Ken Mash, president of the Association of Pennsylvania State College & University Faculties, said Brogan has the requisite experience in higher education and understands the financial strain facing many universities. But professors felt he was not appreciative of the work they did, Mash said.
“I think among the faculty there was a sense that he wasn’t a real advocate for increasing funding. Instead, he talked about what they were doing to eliminate programs and faculty, and things of that sort,” he said.
Brogan also ruffled feathers by pushing for a study of the system’s operations and declaring at the outset that all options were on the table, including campus closures. (The final report, released last year, did not recommend closing campuses.)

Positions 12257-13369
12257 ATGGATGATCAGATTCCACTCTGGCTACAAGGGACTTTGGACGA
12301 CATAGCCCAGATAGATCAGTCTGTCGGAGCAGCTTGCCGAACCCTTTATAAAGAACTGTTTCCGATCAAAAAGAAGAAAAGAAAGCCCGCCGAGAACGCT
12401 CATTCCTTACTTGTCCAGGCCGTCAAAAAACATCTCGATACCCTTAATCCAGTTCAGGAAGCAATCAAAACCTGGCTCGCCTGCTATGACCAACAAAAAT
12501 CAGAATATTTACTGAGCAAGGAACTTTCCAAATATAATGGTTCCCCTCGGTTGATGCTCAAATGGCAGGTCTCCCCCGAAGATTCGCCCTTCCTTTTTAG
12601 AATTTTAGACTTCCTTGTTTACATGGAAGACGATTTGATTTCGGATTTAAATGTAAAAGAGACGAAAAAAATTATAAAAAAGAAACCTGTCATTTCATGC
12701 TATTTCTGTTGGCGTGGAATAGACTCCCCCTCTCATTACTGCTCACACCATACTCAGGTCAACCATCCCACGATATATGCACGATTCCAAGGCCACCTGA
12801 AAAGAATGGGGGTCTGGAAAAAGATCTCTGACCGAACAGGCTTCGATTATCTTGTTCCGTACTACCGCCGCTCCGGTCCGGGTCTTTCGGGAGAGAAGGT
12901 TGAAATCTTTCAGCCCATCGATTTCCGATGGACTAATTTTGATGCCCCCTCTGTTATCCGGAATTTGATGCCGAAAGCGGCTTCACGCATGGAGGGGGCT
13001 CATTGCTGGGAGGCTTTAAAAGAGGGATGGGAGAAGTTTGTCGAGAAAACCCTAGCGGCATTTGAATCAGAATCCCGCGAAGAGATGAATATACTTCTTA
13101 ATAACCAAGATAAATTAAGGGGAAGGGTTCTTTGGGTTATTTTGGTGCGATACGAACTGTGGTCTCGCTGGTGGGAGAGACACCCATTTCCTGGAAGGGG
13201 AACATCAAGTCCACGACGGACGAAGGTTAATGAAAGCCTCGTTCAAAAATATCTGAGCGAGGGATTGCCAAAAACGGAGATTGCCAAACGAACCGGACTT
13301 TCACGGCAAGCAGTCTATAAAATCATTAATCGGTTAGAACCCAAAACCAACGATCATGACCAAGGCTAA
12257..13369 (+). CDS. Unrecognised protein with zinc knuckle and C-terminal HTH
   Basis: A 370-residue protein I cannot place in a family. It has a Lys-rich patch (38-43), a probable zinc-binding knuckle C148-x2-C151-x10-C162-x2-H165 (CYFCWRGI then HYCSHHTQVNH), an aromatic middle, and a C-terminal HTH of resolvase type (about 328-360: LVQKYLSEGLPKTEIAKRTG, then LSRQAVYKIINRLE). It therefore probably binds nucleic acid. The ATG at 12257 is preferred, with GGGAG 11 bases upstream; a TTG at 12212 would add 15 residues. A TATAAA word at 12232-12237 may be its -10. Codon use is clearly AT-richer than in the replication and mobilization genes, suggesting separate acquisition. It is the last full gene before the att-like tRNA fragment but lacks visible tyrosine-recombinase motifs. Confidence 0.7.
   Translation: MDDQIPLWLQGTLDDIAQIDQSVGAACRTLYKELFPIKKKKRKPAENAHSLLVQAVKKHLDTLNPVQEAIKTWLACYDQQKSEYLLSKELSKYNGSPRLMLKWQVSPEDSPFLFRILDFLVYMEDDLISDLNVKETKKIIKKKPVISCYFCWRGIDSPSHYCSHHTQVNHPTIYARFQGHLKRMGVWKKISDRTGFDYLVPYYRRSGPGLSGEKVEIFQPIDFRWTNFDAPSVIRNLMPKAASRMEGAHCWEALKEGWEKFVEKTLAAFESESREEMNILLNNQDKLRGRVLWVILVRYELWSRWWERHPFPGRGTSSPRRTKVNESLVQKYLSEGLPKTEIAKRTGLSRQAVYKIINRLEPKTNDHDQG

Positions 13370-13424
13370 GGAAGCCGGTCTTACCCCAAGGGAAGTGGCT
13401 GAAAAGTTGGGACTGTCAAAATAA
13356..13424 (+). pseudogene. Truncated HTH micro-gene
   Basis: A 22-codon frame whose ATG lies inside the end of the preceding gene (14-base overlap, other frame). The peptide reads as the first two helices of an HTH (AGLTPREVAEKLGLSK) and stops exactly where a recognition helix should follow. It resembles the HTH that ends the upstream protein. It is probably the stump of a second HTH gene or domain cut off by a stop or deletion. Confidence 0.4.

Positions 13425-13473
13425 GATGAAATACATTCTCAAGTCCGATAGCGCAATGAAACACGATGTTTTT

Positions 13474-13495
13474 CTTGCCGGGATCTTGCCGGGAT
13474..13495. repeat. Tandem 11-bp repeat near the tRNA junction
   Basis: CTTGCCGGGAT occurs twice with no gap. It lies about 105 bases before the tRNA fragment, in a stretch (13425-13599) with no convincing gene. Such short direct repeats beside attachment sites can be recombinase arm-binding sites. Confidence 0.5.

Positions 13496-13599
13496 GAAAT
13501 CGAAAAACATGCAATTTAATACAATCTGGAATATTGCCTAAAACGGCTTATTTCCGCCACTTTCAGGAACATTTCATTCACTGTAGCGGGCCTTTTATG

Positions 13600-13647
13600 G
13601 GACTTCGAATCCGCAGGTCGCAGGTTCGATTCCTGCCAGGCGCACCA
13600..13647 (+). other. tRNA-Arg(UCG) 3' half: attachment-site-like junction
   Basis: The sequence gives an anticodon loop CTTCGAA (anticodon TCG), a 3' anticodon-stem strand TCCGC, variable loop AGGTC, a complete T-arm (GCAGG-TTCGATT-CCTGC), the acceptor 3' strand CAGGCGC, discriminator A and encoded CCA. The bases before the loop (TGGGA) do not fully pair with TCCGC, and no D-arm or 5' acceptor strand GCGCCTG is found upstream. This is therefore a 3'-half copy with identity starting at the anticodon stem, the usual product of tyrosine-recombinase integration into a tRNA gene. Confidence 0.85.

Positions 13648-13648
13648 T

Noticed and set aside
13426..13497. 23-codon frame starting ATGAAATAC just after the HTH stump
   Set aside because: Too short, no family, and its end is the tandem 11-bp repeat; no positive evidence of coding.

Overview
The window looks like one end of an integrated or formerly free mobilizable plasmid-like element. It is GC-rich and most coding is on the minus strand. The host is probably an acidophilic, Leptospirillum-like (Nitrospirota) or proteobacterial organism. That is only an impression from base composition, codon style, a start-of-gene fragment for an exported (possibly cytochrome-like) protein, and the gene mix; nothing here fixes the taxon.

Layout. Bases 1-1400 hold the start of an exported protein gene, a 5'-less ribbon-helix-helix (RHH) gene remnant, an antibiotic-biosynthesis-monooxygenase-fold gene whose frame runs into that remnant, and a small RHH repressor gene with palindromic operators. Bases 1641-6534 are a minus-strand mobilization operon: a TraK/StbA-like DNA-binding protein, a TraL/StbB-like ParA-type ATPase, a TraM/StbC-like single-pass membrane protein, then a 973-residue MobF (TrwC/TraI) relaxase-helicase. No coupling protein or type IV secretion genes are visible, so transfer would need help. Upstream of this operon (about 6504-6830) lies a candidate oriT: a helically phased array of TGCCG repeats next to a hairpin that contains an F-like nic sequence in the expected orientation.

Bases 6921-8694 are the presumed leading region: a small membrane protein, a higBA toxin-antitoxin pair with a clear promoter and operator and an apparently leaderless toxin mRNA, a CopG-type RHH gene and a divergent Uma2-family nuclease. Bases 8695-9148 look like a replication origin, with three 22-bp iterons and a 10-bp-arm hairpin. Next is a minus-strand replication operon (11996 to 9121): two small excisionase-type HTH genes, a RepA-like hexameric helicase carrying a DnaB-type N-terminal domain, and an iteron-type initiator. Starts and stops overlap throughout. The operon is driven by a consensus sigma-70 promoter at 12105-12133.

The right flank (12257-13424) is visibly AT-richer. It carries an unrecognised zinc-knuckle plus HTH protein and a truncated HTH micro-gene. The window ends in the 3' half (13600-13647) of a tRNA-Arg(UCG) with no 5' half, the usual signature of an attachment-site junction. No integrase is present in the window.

“I think he did what he needed to do — or believed he needed to do — in speaking to a Republican-majority Legislature,” Mash said. “But I can also say that among those in the system there was a sense, particularly among the faculty, that he wasn’t a good advocate for the universities.”
The move to place Brogan in a position of authority over higher education programs follows an announcement last week that A. Wayne Johnson, then head of the Federal Student Aid office, would step down as chief operating officer to lead a new strategy and information office within the organization. In that role Johnson will oversee several ambitious efforts, including the rollout of a mobile app and a prepaid card for federal student aid accounts and a restructuring of the federal loan servicing system. Jim Manning, the acting under secretary of education, will also pick up the responsibilities of chief operating officer at Federal Student Aid.